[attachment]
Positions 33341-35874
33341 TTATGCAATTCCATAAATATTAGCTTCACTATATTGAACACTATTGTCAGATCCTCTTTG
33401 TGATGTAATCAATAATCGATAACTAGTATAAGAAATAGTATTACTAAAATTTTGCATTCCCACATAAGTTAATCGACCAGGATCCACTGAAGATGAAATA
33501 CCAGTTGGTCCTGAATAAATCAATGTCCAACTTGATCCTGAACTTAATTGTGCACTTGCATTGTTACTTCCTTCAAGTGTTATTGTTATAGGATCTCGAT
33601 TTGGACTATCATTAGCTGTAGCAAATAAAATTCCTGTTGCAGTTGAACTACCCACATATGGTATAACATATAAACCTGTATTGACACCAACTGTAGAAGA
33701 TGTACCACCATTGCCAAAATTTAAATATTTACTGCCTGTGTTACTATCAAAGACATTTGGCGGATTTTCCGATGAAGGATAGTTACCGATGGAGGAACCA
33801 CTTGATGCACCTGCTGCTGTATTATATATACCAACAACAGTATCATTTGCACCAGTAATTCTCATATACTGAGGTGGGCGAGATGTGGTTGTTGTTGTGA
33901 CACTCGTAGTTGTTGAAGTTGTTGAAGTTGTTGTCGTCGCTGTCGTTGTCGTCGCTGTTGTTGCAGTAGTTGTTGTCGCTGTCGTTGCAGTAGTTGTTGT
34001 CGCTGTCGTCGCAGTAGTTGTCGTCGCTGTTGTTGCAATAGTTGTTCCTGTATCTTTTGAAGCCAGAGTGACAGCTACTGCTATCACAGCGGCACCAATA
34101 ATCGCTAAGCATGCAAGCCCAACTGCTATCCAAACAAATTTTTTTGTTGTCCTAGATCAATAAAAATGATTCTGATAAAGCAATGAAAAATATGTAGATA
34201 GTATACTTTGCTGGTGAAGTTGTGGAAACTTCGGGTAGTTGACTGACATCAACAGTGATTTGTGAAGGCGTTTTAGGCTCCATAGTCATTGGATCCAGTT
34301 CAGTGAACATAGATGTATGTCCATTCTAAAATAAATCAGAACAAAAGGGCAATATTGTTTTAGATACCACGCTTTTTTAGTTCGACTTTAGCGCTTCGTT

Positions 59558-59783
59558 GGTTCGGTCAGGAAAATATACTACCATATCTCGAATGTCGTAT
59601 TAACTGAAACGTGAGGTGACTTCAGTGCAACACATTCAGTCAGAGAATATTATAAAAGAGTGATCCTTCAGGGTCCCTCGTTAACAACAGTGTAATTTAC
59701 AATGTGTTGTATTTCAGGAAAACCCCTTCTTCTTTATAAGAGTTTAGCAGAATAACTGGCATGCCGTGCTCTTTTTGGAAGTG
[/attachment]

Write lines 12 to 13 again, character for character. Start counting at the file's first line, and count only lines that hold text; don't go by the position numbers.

34301 CAGTGAACATAGATGTATGTCCATTCTAAAATAAATCAGAACAAAAGGGCAATATTGTTTTAGATACCACGCTTTTTTAGTTCGACTTTAGCGCTTCGTT

Positions 59558-59783